Like any other vocation, life in ministry presents many challenges. Pastors have emails to check, meetings to attend, budgets to balance, and volunteers to find. Much to the surprise of many, pastors work more than just one hour on Sunday. Oh yeah, they also have to prepare sermons and Bible studies. But what exactly are the greatest needs of pastors?
In a 2020 Barna research study, pastors were asked about the major concerns facing their church. Here are the top eight:
- Reaching a younger audience
- Declining outreach and evangelism
- Declining or inconsistent volunteering
- Stagnating spiritual growth
- Declining attendance
- Biblical illiteracy
- Declining giving patterns
- Lack of leadership training and development
Perhaps you were having a good week and didn’t want to think about the challenges you were facing in your church. For that, you’re welcome. Maybe you’re glancing through the list and considering that your problems don’t appear so large anymore. Again, you’re welcome.
Reading through the list can begin to feel overwhelming. It calls to mind the Apostle Paul’s words in 2 Corinthians 4:8-9. “We are experiencing trouble on every side, but are not crushed; we are perplexed, but not driven to despair; we are persecuted, but not abandoned; we are knocked down, but not destroyed.”
Listing out the problems without offering any solutions could leave you hopeless; so we won’t do that. While the list above represents the struggles pastors are facing, we believe what follows are the greatest needs of pastors.
This is not just the obligatory nod to a spiritual discipline. Nor is it here because we believe God is watching and we want Him to bless this article with pageviews. Prayer should be our default first step when considering the challenges of ministry in the life of the church. After all, the Church is the bride of Christ, and who cares more for their bride than the Bridegroom? These challenges facing the church are facing God’s Church, and He is the one ultimately concerned with and capable of offering solutions.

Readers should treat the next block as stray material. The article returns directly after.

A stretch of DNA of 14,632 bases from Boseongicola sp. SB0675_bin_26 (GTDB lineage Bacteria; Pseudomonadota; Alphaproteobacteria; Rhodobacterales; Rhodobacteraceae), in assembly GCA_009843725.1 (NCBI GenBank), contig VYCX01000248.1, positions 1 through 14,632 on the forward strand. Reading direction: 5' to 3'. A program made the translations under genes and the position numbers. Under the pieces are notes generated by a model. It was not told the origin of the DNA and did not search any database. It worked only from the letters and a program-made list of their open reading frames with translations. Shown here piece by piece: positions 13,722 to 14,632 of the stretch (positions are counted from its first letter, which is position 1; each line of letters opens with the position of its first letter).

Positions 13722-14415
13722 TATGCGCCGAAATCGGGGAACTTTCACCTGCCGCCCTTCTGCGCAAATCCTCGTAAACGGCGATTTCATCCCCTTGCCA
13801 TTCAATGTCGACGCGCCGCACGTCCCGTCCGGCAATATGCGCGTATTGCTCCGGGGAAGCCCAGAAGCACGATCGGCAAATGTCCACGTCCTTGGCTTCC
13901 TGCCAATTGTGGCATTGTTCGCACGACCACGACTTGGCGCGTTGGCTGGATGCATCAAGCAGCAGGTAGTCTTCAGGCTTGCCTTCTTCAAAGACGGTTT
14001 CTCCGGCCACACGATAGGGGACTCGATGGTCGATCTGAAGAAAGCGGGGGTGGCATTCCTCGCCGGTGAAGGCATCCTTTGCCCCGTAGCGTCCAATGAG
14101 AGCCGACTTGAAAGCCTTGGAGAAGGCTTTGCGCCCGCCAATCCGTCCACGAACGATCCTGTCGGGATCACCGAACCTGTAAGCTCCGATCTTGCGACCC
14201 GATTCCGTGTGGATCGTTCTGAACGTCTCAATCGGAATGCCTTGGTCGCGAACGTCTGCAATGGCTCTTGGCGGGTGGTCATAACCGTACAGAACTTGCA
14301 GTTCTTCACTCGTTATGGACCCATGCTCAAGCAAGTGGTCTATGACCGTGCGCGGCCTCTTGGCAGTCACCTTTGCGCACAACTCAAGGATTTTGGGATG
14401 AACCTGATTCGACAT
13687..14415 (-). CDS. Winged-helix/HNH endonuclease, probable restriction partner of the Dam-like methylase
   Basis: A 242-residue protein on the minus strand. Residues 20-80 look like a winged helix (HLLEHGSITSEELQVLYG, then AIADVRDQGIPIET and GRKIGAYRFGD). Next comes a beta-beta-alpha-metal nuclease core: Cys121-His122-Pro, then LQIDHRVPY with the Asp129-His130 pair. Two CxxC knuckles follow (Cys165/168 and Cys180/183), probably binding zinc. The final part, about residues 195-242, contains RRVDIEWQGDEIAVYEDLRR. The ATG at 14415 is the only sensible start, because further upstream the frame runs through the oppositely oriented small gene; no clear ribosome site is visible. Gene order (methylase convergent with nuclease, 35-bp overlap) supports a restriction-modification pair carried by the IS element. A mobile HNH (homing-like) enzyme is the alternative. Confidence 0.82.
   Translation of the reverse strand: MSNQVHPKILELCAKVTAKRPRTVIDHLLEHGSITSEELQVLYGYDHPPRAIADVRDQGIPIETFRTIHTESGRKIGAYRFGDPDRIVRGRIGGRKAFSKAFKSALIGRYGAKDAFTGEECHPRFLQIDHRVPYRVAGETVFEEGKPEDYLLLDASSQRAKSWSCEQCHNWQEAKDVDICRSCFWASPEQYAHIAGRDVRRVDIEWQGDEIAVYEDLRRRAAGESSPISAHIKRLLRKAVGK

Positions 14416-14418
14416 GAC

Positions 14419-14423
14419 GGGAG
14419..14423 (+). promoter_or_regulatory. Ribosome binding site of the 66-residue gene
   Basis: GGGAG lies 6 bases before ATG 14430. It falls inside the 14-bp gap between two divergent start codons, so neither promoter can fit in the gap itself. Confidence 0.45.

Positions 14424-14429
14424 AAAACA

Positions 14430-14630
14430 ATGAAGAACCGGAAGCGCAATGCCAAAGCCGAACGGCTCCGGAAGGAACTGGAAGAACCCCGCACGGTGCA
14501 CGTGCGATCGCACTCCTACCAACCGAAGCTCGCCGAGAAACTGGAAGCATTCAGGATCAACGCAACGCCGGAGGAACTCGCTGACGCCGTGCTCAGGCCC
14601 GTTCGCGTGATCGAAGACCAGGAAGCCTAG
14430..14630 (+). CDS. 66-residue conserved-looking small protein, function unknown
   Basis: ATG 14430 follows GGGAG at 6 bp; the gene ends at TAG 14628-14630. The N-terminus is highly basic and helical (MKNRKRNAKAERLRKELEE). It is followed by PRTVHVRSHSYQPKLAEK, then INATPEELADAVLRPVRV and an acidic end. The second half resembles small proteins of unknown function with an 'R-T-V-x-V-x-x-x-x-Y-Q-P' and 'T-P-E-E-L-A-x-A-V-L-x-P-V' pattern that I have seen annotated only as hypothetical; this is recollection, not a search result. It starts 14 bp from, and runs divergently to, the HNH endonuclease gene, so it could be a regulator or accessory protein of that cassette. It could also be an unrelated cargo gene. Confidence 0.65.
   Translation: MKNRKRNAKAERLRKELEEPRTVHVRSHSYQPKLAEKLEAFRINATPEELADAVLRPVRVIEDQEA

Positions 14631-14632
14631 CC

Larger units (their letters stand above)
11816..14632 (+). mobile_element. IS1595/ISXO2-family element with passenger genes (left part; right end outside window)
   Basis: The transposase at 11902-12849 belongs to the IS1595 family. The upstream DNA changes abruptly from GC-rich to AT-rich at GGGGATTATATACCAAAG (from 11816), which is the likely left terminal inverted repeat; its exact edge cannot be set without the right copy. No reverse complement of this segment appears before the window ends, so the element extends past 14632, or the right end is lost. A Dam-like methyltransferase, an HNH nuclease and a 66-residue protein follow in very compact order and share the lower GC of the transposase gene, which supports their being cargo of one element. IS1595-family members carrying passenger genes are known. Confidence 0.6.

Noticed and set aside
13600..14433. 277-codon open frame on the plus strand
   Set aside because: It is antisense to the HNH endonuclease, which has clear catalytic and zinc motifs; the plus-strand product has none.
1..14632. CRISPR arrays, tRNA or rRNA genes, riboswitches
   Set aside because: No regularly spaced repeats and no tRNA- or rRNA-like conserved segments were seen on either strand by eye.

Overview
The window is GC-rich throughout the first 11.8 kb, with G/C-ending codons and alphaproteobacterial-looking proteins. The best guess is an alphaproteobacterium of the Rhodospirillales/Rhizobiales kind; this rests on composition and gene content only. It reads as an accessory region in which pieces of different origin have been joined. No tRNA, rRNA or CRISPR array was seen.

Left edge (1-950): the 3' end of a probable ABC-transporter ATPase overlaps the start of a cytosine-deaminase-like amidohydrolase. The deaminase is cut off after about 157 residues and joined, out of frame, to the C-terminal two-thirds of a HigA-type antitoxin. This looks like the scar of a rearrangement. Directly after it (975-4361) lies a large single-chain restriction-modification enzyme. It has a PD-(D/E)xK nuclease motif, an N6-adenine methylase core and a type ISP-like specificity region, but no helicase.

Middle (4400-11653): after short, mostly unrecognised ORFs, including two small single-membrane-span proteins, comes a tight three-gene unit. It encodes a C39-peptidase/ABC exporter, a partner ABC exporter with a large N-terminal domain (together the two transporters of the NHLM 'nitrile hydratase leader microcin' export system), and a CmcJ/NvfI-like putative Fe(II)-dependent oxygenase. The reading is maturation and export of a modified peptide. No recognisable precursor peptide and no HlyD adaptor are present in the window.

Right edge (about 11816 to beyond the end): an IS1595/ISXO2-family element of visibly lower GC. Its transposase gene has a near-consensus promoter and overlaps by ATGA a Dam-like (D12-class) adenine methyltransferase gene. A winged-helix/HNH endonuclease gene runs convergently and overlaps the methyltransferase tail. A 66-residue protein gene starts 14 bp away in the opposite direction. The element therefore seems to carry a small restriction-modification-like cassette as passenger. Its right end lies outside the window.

So pray to acknowledge God’s sovereignty in your situation, pray to confess your inability to handle it alone, and pray to ask for His wisdom in finding solutions. Coming humbly before God’s throne is a reminder of both God’s control in all situations and the grandness of the work to which you were called in the first place.
Knowing God is only part of the task. Understanding the purpose to which He has called you is also a necessity. After all, “Where there is no vision, the people perish” (Proverbs 29:18). While many a treatise has been written exploring the depths of understanding God’s purposes for the church and its leaders within, what we seek to remind you of is the need for a purpose.
Having a vision is akin to having an anchor at sea. Though the wind and the waves will make a great fuss, and absolutely create a mess around you, the anchor will hold you in place. Likewise, though the world outside the walls of the Church, and the desires of the people within, will oftentimes cause confusion and create turmoil, having a purpose will serve as an Ebenezer to why you exist.